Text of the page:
Erika Lizabeth Moritsugu

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Erika L. Moritsugu, Assistant Secretary for Congressional and Intergovernmental Relations, U.S. Department of Housing and Urban DevelopmentBenjamin To / NBC News

Erika Lizabeth Moritsugu, 44

Assistant Secretary for Congressional and Intergovernmental Relations, U.S. Department of Housing and Urban Development

Hometown: Honolulu, Hawai'i

How did you get here?

Through good fortune to find this opportunity and the support of a lot of mentors and colleagues and friends who helped make it happen. When White House officials suggested that I could serve in this role, it was an “aha” moment for me when I realized that I could work to support a mission that perfectly melded my professional work in economic policy and my volunteer work in civil rights and community empowerment.

After college and during law school, I worked for two amazing women from the Carter Administration, Gail Harrison and Anne Wexler, helping with coalition building in support of federal economic development initiatives. After law school, I was able to apply some of those economic policy and business relations skills to the international trade and government affairs practice at a major DC law firm. I also spent a significant amount of volunteer time building or running political and community engagement organizations – expanding voting rights, empowering voters in communities of color, supporting Asian American politicians at the behest and guidance of the inspirational and inspiring Bel Leong Hong, and aiding AAPI mentoring and veterans organizations under the leadership of Terry Shima and Tony Taguba. Then I was given the chance to return to government service to work for the extraordinary Senate Majority Leader Harry Reid as the economic policy advisor for the Democratic Policy Committee during the housing crisis and Great Recession. This led to a post with my home state Senator, the great Danny Akaka, who was a senior Banking Committee member, which led to the opportunity to work on Senate affairs for the visionary Rich Cordray during the early days of the Consumer Financial Protection Bureau, which was founded, in part, to protect consumers from suffering through another housing crisis that reverberates throughout the economy and communities.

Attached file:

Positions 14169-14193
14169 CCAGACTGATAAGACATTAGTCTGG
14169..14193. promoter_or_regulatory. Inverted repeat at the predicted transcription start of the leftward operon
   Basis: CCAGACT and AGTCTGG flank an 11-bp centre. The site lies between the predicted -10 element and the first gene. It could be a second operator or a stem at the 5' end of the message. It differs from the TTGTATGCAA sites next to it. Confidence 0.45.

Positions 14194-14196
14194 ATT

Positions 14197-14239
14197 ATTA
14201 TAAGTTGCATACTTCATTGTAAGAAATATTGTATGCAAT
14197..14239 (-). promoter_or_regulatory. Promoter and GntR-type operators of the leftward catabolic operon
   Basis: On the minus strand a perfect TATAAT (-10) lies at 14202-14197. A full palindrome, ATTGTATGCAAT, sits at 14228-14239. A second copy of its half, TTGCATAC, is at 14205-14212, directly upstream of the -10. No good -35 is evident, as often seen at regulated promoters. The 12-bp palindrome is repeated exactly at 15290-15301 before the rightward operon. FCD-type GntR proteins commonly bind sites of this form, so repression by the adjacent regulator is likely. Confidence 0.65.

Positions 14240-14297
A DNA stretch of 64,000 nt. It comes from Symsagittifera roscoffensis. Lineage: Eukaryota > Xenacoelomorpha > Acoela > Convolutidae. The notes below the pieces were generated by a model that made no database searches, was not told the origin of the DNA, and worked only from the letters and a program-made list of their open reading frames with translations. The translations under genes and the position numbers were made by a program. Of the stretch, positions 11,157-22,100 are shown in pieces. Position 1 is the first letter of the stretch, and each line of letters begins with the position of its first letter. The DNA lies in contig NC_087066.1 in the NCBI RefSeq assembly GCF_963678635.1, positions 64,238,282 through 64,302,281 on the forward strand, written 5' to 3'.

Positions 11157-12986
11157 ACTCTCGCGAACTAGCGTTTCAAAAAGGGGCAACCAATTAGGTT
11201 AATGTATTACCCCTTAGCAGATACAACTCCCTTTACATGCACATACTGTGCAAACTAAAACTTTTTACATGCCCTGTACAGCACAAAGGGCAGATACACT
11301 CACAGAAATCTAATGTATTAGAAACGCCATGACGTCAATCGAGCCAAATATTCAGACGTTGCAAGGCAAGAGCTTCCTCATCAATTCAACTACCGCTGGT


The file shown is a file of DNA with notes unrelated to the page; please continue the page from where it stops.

In short, when you look at the discrete experiences and opportunities I have had, you could say that the path I have been on has logically led me to HUD and the chance to serve the Administration in this capacity.

Who or what has been the greatest influence on your career?

I hope this doesn’t sound corny or stereotypical, but it starts and ends at home. My mom and dad – two very different personalities − both remind me by their example to strive to be useful and helpful, work hard, and trust in the chances that come your way to make a difference. They have both been dedicated public servants in their principal careers, and now, even though they have left government, devote substantial volunteer time to the community and causes that they have always supported. And none of the risks and shifts and strivings that I have taken professionally or personally could have been possible without the support and patience of a strong partner like my husband Brian Kernek, or the inspiration and reminder that my children provide me to keep being useful and helpful.

What do you consider your greatest accomplishment during the Obama administration?

The simple and rare chance to build a team to promote the best mission in government with Members of Congress, governors, mayors, and local officials – lifting up the work that thousands of dedicated HUD officials and showcasing the leadership of Secretary Castro and Deputy Secretary Coloretti to end homelessness, level the playing field, and strengthen communities.

Can you describe your time working for the Obama administration in 10 words?

I only need one. “Awe.”

Complete the sentence: “When I’m not working, I…”

…am playing with my kids (6 and 7), helping and witnessing them discover and learn. I still get to read, cook, travel with my husband and friends, and enjoy art and history museums – those are remnants of pre-mom Erika priorities -- but it is the balance and internal recharging time with my little family that I cherish to put everything in perspective – to make sure that I am balancing work with enough fun, emotional fulfillment, and purpose.

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